In 2009 Meitheal Na mBeag was formed to act as an umbrella body for those who work in the performing arts as gaeilge for young people. They held their first conference, Ag Tógáil an Tí, last year to see who and what was being done in the sector. “Everyone was on the same page as to why they were working through Irish,” says Mac Lochlainn. “The agenda was artistic more than anything else. People just wanted to create work for children. There was no undercurrent of promoting the language tagged on.”

David Parnell, the Head of Theatre at the Arts Council, says they don’t hold Irish language groups above or below their English-speaking counterparts. “We support high-quality art, irrespective of language,” he says. Yet there is a belief among some who work through Irish that the Council practices a policy of cultural apartheid, by which it funds English language theatre and leaves it to a number of other bodies to pick up the Irish language slack.

Deirdre Davitt, the manager of Arts and Culture at Foras na Gaeilge, has been a key player in the development of Irish language work. “The Arts council wants to see a finished idea,” says Mac Lochlainn. “Deirdre is willing to go, ‘Okay, I’m going to give you a chance on this and you have to prove yourself.’”

Davitt ventured into the area of funding out of necessity. “Companies were going from Billy to Jack, getting nowhere,” she says. When Bord Na Gaeilge was turned into Foras Na Gaeilge in 1999 she had a far bigger budget to pursue it, dishing out grants to 10 groups or venues a year. “They were small grants in comparison to the Arts Council. But they are really very well spent,” she says. This funding allowed Branar and Graffiti to pioneer work for toddlers that is lauded at an international level while Fíbín are invited all over the world (most recently to Malawi) to stage their shows, using giant, life-sized puppets. “Their productions are in Irish but they are accessible on an artistic level,” says Davitt. “They are fearless in the decisions they make and look abroad for expertise and for training.”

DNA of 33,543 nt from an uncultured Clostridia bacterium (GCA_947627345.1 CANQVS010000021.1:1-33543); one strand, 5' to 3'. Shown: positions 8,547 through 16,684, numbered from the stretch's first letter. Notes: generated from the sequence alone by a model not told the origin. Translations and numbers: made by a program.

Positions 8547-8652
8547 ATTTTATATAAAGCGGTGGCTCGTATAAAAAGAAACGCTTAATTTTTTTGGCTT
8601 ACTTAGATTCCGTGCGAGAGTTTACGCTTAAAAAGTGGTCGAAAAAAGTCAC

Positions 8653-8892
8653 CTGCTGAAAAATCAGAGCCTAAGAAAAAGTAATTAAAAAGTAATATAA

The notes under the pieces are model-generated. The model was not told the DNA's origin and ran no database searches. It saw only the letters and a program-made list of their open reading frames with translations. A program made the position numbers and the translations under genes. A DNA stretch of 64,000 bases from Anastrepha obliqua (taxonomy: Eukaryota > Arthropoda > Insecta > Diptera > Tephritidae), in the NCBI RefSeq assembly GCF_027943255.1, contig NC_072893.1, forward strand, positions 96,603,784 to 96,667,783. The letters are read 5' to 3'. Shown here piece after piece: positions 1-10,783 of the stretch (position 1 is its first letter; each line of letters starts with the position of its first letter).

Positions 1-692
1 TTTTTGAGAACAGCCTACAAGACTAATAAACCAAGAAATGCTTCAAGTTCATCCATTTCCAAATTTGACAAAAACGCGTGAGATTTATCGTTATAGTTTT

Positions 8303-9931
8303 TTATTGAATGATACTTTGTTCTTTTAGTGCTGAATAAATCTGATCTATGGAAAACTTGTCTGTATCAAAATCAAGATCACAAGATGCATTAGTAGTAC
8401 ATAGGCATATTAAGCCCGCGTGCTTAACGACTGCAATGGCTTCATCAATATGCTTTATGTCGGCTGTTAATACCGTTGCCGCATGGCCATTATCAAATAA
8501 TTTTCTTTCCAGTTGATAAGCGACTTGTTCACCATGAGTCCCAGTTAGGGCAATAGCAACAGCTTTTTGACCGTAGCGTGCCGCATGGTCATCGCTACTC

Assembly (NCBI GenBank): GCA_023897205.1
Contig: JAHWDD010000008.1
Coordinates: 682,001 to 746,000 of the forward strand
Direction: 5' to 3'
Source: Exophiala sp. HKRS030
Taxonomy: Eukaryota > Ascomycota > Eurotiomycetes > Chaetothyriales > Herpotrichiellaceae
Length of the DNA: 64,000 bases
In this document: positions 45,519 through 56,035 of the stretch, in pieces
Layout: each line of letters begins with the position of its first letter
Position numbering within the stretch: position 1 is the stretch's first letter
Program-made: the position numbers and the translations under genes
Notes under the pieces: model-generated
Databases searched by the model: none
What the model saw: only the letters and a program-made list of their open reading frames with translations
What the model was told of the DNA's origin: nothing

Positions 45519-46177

As the National Theatre, the Abbey is understandably expected to lead the way when it comes to commissioning and developing new work. And while the history of Irish language work on both the Abbey stages has been slight, in the past two years things have looked very good indeed.

First there was a series of short play readings, directed by Paul Mercier, called Gach Áit Eile , in which three 20-minute pieces were commissioned by three separate writers in three separate canúintí. “This was an interesting process for us,” says Aideen Howard, the Literary Director of the Abbey Theatre, “as it allowed us to connect with the writers that were out there already and to reconnect with an audience who we haven’t been engaged with for seven years.”

The Abbey then approached writers who were writing in the language, but not necessarily for the stage, through a workshop led by Mercier called Bí ag Scríobh. “It was amplifying our regular, unsolicited script process,” says Howard. “Ramping it up and saying, ‘We are genuinely interested in engaging with Irish language playwriting, come show us what you have got.’”

Theatre is a minority art form, and Irish theatre language is a minority of a minority, so new writing is something Howard has to foster and develop so that in the next few years they don’t just have one writer they can turn to but a number of writers.

“It isn’t adequate to push one play out into the world unless you are able to sustain this activity with another one at least every two years.” She believes that this is a key part of what the Abbey Theatre should be developing and supporting. “We need to literally create the tradition and that is what we are trying to do.”

To that end the Abbey has a number of projects under commission and wants to repeat the Bí Ag Scríobh process. “My ambition is that, in next year’s new playwright programme, at least one writer will be an Irish-language writer.”

Magan believes that it is make-or-break time for theatre through Irish. “It was going to die. We needed a boom and we got people putting resources into it. All it needs is one innovator. One Michael Keegan Dolan, one Mikel Murfi, to come up with a dynamic, innovative story and the whole thing could really take off.”

But for that to happen the Arts Council needs to look more seriously at what is going on through the language. “The whole area is blossoming but it is happening against the odds,” says Davitt. “Young companies starting out need more support from the Arts Council so that their ideas come as far as a production. They have an obligation to the Irish language as much as they do to the English language and their support gives artists a status and a weight in the industry that I just can’t give them.”